In a future post, I’ll also detail the wedding dress, which 25 years ago was re-fashioned and worn by my sister-in-law, which has it’s own story, and is more consistent with the purpose of this blog.
Whether your interest is WWII history, fabrics or another related topic, please add your notes about souvenir hankies.
We are very sad tonight as we received the dreaded phone call, especially when you live a half-country away from your family. Kevin and I learned that his mother died this evening. Rhoda was a lovely woman and for me, was like my own mother. She met my father-in-law in Ireland during WWII, married him 18 months later and was in the marriage for nearly 60 years until Robert died about 5 years ago. Rhoda left her family in Ireland and came to the US at a young age, learned the American ways, became a nurse, and EMT and raised 7 children.
After being apart for about 15 months, Rhoda received a “We can marry on Saturday” telegram on a Weds. And here they are several days later. What a beautiful couple.
It was another 9 months before all the war brides were shipped (literally) to the US. Here they are soon after they were finally together.
Bob and Rhoda raised seven children who birthed 19 grandchildren who had 8 great-grandchildren (thus far). She adored every one of her grandchildren and great-grandchildren and they loved her. We are blessed with many photos of her holding them in a loving way.
As the years passed by Bob and Rhoda’s love for each other was always so obvious – very endearing. Even in her last months when Rhoda’s memory was failing, she loved to tell the story of the day she met Robert and how she went to dances in Ireland with her mother watching them from the balcony (that’s one’s tough, huh?).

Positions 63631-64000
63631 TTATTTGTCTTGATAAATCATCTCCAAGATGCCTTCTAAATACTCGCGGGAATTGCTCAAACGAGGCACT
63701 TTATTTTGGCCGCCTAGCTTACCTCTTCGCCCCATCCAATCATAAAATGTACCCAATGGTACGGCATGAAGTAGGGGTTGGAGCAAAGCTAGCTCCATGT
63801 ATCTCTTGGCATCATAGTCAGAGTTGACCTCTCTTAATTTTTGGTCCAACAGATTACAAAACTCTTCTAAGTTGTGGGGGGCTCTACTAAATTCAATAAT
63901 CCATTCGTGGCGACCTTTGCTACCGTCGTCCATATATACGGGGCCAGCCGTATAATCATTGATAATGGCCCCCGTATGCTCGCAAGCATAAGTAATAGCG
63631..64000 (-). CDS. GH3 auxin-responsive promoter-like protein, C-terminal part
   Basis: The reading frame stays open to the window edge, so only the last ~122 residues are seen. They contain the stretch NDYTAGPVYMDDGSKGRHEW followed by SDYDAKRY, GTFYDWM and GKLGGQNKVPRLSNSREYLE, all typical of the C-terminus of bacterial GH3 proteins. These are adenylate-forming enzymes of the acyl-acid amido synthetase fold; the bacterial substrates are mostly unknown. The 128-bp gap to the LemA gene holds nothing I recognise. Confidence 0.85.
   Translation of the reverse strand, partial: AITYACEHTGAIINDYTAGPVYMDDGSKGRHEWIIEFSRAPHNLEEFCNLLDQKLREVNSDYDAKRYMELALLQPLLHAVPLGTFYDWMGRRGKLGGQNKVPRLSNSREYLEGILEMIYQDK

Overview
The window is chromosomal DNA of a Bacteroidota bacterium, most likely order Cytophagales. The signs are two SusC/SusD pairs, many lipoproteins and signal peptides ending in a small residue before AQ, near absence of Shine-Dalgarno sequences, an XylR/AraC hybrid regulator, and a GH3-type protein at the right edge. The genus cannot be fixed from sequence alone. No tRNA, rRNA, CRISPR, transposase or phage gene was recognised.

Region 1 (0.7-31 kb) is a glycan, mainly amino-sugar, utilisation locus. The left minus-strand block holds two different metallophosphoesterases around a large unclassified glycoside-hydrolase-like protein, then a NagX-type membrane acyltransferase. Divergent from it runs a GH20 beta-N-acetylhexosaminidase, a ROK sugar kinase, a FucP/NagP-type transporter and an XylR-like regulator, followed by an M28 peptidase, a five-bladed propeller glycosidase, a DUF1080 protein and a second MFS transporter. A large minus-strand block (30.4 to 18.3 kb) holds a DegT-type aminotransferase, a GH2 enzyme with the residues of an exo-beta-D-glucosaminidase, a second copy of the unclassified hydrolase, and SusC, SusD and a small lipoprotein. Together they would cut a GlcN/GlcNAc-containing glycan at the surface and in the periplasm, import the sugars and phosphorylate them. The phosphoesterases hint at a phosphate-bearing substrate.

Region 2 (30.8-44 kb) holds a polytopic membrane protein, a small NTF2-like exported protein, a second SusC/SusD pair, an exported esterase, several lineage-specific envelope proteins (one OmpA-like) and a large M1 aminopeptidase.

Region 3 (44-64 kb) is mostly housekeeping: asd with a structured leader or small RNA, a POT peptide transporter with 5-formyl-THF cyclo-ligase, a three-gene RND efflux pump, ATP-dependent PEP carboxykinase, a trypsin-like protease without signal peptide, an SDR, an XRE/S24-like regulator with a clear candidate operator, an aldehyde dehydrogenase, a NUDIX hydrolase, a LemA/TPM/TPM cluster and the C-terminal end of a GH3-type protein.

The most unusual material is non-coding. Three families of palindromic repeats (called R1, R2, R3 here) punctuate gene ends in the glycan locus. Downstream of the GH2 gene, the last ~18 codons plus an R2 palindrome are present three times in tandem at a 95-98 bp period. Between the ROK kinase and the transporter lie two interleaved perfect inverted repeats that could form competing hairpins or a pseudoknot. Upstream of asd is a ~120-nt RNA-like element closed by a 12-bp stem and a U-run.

As they became old together, we most often saw them together. Here are several photos of those later years. After Bob died, Rhoda was lost. Tonight she joined him again forever.
Rhoda, you were a wonderful and loving wife, mother, mother-in-law, grandmother and great-grandmother.
In early December I took a day trip to the NY Fabric District to buy silk for the dress bodice, some of the embellishments, silk ribbon for the belt, boning, etc. Yes, also there were a few other purchases for the stash This time there was a good reason for the trip but secretly I wish I’d have the need to make these day trips more often.
Most of the purchases worked out except the fabric for the dress top isn’t a good match for the skirt. It was a rainy day and without the natural light, the color difference wasn’t obvious until I was in better light. So I’m in search of an alternative. Photos of all things glitter are at the left. You can see the purpose of each on the compilation photo below.
As planned, at Christmas, I had muslin #2 ready for Megan to try on. For those of you who aren’t into sewing lingo, a muslin is a test garment or sample that you can adjust, write on, use as a pattern, etc.
This muslin which if all goes well, will be a lining when it grows up, consists of 3 layers of fabric – 2 layers of polished cotton/poly and a mid layer of silk organza. The cotton/poly is soft and thus comfortable next to the skin. This trio made a fairly substantial lining, and I’m comfortable with the weight and it will work well for attaching boning later.
The front fit well but needs more sculpting at the front center. The back also needs a few adjustments, however the fit was good enough to boost my confidence as this is my first strapless dress.
What are your experiences making muslins? Is it a part of your sewing credo or are you like me – just make one if you absolutely need to?